I had a fantastic day last Friday with noted entomologist Steven Falk and the Wildlife Trust ecologist Graeme Lyons looking for rare bees at Castle Water. In the end we managed to turn up 25 species (most of these by Stevens hand), including grey-backed mining bee, spring colletes, large garden bumble-bee and red-shanked carder bee. The highlight, however, were three individuals of the large bear-clawed nomad bee (Nomada alboguttata - above), a species only added to the British list in 2016 from Kent and discovered at Rye Harbour last year. What's more, at least two were males, the first ever found in Britain! This species is a nest parasite or 'cuckoo' of sandpit mining bee, the nomad laying its eggs in the sandpit miners nest and the larvae then scoffing the supplies the host collected for its own offspring!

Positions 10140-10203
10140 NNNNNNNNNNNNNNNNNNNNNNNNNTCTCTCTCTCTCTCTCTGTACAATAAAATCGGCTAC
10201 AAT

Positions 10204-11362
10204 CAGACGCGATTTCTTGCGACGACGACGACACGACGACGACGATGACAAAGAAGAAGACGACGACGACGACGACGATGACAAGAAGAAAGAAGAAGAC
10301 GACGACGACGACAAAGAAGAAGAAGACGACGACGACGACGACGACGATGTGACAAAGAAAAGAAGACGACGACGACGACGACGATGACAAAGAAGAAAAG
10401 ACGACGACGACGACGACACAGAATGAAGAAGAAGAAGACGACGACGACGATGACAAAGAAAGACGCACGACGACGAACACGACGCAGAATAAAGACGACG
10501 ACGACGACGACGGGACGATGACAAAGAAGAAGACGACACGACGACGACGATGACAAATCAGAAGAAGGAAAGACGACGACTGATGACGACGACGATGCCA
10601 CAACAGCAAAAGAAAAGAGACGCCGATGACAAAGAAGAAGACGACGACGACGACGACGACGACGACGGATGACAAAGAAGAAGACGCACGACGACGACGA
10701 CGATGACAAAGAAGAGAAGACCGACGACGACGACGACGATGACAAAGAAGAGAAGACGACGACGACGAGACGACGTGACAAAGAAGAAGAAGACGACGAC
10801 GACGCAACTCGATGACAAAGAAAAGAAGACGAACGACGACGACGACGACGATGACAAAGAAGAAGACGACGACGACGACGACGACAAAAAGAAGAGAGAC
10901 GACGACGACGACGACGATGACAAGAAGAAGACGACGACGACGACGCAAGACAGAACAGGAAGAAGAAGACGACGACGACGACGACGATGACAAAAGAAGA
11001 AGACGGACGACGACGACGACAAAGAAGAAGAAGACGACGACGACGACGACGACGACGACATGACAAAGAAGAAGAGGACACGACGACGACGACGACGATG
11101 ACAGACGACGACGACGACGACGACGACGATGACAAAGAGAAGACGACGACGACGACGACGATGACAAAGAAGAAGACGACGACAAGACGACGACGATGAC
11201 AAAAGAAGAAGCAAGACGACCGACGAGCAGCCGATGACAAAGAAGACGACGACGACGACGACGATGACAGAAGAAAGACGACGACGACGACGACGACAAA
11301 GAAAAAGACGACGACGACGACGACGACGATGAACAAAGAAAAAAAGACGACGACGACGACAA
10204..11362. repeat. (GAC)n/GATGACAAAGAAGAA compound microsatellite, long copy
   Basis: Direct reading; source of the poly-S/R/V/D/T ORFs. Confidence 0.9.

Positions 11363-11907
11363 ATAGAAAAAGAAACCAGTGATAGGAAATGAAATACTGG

Not being able to confine ourself to bees we also found a host of other invertebrates during the day, including dotted bee-fly, lesser streaked shieldbug, dune wolf-spider and the rare money spider Trichopterna cito, while Graeme also managed to add a couple of species to site list, recording marsh slug and the tick Haemaphysalis punctata. The most exciting find of all, however, was tiny weevil Limobius mixtus (above). This beastie is associated with common storksbill on bare sandy ground and is currently only found in three fields at Rye Harbour and nowehere else in the whole of the UK!